OK. Fine. I’d said the blog was dead, but now I guess we’re back.
The point of this blog, in the end, was to offer an alternative space, one deliberately more constructive and more affirming than others. (No links on purpose). And that alternative space is still necessary, I think, because while anger and disenchantment and resentment drive traffic to and generate market share for new media, they don’t usually make space for problem-solving. It is easy to get a nasty piece of vitriol published. It is hard, hard, hard to offer something hopeful and get it past the gatekeepers.
I know that listicles are old-school, but here are five things I want to see in this academic year.
1. More careful pieces in the about the academic job market. Everyone who has a PhD knows how to formulate a research agenda, collect data, and build an argument. That’s what makes these cheap, one-off, ad hominem pieces so frustrating: they are paper thin. Can we please identify the specific institutions which are rapidly shedding tenure-stream positions, adding administrators at a rapid pace, and increasing the numbers of contingent faculty? When critiquing the modern university, can we name names, name departments, name units, and name universities? Can we figure out who is treating contingent faculty well, maybe think about how they are doing it, and spotlight those who aren’t? Please don’t just quote some abstract “75%” figure without at least investigating these questions, and breaking down that percentage along public, private, and for-profit lines. I don’t doubt the “75%” figure, but I also don’t doubt that its political function depends on its iconic, unalloyed status. That helps the AAUP, and maybe the movement, but it doesn’t actually help us understand the specifics of the problem.
2. An end to the trope of “administrative bloat.” Let’s recognize that the growth in administrators isn’t always – or even often – some kind of grotesque, medieval patronage. There is a lot of cheeky talk about this thing we call “bloat,” but not so much careful consideration of what, exactly, it means to have an Assistant Dean of X, Y, or Z. A lot of that administrative growth might come as an institution beefs up its advising, or student services generally, or its Title IX office. Some universities have had to grow their internal assessment offices in response to increasing state and federal oversight. These are responsible actions. Here, too, we need institutionally specific information, and a willingness to believe that the expansion of some administrative parts of the modern university are well-intentioned and actually important. The point, after all, is to do what we do better, so changes like this are in some respects normal. And in other respects, not. How can we know the difference if we think only through the trope?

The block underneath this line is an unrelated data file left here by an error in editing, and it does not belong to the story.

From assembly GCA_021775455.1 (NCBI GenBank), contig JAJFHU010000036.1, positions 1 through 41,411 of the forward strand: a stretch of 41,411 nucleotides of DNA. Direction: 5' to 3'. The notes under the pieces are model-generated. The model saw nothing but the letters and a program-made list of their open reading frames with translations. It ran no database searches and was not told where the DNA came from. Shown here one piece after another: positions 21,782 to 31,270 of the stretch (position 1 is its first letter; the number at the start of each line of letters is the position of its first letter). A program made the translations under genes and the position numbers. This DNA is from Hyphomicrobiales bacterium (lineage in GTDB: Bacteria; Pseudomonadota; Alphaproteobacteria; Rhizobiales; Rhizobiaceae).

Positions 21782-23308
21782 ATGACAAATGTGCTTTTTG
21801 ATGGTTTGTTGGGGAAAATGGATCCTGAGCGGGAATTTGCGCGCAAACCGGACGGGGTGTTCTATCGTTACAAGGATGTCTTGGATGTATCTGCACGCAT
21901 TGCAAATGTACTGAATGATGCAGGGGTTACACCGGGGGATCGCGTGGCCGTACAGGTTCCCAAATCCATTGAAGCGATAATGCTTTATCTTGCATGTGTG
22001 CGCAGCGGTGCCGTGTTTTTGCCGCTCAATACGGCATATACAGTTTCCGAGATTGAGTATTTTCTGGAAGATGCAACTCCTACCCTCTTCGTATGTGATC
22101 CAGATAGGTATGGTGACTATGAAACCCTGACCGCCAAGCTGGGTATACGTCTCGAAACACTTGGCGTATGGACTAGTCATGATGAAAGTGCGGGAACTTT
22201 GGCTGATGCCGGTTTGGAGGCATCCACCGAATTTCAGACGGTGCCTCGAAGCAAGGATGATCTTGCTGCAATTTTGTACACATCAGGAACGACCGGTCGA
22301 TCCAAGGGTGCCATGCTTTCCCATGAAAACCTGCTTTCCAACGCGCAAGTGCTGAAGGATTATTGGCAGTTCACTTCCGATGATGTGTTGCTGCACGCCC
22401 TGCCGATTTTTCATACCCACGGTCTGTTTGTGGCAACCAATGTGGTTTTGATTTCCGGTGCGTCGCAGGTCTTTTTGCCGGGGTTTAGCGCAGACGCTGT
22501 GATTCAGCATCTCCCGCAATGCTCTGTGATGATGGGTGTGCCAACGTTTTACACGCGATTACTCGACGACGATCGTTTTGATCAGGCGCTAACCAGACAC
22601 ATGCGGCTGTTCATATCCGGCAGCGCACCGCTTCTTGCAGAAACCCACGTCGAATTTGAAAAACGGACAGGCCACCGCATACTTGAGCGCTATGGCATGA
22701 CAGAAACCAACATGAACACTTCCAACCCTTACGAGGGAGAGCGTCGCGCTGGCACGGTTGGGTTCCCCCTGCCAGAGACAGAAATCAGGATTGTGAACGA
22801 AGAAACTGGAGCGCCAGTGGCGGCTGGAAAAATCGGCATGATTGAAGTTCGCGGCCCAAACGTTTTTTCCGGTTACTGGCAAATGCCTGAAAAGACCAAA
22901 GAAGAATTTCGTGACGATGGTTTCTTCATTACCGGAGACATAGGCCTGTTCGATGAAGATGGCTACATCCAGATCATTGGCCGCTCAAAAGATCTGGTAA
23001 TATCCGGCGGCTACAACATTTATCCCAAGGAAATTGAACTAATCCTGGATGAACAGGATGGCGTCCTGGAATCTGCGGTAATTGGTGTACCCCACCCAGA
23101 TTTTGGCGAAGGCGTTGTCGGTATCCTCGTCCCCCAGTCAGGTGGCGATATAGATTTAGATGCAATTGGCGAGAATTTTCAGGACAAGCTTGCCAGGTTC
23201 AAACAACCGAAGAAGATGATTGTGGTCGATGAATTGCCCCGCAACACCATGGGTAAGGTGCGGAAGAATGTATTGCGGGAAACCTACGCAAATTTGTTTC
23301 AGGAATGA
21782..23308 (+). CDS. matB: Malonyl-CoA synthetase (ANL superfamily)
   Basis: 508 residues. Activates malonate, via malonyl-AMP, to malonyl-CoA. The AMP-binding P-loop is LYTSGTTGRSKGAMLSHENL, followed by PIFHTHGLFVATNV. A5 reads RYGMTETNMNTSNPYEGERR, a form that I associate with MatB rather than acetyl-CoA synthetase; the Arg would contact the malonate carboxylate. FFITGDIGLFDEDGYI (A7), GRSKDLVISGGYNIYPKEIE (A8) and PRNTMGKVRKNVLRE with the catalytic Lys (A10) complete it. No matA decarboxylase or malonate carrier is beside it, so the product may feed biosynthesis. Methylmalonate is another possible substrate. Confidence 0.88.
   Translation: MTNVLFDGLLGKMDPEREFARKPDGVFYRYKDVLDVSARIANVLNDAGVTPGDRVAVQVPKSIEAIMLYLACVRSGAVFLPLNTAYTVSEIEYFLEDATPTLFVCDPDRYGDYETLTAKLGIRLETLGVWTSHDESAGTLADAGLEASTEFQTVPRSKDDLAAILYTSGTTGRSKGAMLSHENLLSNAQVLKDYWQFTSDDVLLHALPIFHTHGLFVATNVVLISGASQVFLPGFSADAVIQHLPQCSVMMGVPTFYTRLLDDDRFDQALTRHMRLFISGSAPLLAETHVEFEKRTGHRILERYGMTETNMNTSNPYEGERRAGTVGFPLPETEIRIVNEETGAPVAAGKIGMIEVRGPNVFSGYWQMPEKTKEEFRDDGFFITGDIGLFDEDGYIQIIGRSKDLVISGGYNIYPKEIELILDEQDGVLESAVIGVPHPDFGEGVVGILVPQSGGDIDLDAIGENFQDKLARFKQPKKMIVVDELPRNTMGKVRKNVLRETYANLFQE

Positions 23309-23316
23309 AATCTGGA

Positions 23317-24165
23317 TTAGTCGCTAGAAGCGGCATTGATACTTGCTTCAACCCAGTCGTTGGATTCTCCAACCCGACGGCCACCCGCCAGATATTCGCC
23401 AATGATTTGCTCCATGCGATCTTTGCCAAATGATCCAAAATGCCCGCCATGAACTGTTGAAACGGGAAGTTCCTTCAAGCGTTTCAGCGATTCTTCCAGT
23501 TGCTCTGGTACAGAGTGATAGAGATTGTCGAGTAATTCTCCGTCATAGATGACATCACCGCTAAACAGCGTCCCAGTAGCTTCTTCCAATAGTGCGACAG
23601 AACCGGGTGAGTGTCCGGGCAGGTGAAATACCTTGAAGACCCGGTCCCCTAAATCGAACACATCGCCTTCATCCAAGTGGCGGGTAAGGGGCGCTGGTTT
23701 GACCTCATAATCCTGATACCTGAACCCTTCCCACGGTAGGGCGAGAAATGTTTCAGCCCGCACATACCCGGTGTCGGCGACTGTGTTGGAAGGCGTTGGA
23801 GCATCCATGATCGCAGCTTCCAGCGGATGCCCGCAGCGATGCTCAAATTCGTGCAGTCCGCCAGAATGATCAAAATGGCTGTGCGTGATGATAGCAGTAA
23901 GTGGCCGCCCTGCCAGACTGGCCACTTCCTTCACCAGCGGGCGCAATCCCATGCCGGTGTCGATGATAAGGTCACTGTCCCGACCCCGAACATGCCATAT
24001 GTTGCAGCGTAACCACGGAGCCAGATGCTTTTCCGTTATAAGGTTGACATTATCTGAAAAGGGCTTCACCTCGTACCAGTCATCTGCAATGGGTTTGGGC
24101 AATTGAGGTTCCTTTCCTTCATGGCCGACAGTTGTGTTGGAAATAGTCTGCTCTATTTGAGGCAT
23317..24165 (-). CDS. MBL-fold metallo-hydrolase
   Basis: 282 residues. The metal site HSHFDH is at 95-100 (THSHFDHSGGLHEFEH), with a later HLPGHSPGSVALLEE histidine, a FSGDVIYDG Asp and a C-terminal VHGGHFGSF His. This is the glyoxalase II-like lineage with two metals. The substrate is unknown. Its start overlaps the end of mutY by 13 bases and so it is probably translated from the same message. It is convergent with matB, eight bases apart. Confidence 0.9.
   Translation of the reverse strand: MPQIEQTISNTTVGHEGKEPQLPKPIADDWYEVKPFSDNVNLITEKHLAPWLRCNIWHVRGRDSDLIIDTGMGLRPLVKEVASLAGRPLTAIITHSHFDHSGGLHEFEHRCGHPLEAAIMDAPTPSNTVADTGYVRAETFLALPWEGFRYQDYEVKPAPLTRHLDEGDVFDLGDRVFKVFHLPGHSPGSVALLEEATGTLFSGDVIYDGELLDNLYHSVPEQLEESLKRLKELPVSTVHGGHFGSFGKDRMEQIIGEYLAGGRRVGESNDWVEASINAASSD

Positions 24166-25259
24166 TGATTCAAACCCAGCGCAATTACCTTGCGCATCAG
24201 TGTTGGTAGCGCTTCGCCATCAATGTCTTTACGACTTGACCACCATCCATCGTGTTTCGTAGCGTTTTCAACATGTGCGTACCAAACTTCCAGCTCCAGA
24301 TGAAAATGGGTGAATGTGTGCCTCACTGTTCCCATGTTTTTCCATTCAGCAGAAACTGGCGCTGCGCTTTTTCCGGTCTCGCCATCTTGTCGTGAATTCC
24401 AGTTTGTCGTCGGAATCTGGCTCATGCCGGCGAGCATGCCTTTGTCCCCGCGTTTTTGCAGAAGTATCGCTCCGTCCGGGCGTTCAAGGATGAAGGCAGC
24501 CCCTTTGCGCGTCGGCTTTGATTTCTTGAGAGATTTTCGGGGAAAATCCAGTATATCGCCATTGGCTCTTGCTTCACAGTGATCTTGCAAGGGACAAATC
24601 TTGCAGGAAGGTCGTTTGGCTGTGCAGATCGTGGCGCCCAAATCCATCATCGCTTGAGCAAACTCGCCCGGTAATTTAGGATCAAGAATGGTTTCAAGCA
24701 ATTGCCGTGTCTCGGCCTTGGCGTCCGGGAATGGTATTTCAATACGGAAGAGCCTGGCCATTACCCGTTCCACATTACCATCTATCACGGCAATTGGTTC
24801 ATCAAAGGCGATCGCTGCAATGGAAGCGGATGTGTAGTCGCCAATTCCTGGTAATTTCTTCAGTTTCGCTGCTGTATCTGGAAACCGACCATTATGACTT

3. Some counter-jeremiads. Complaints about the sterile, soul-sucking life of universities make a nice preamble to some high-fiving piece of “Quit Lit,” but for every existential lament about how the job was “just getting me down,” and how “life will be better now,” and “I’m so glad I got out when I did” we need some people to stick around. And we need to know what those people are doing that works, that actually humanizes any given department or college or university or whatever. And what they’ve tried that has failed. “Quitters quit,” says the Atlantic. Maybe so, though I feel greater sympathy for the adjunct who says goodbye after shuttling between three schools to make $15K than I do for the Assistant or Associate Professor who just walked away from the potential of lifetime employment because of a little bourgeois ennui. These voices are well represented already, though. We need helpful testimony from the inside. And some of that testimony can actually be positive and upbeat, believe it or not.
4. An end to anecdote and self-narration. Here is a suggestion: if you want to write something about trigger warnings, include student voices in the piece. Ask students what they think of them. Likewise, if you want to write about tenured faculty, or contingent colleagues, or administrators, or custodial staff, take the time to actually phone, email, or kaffeklatsch with them. Don’t rely on the readers of your own blog or on friends who share your opinions unless you are just looking to build a chorus. You are not the only text that matters, nor is yours the only opinion that counts. I know that the internet valorizes first person catharsis. That helps the heart. Let’s use our brains to do some investigative journalism, too.
5. No more Paris Commune. I get it. People think that the modern university is an “industrial complex,” that it needs to burned to the ground, that it cannot be reformed. Let’s debate that. Because I think this “all or nothing” approach is endemic in the modern age. It mimics, I submit, the saber-rattling brinksmanship and grand machismo that had decimated the ability of the political class to make simple or complex deals to keep the country going. When we use it to talk about higher ed, we short-circuit everything we’re supposed to care about. All around us, we have people desperate to learn, to push themselves, to take advantage of the institution’s basic function. We have faculty, students, and – yes – administrators who are working together, trying to lay a new and different foundation for the future. People bled for the right to be a part of this conversation, and people have lost years of their lives to build that foundation. I’m not ready to give up on it. None of us should be.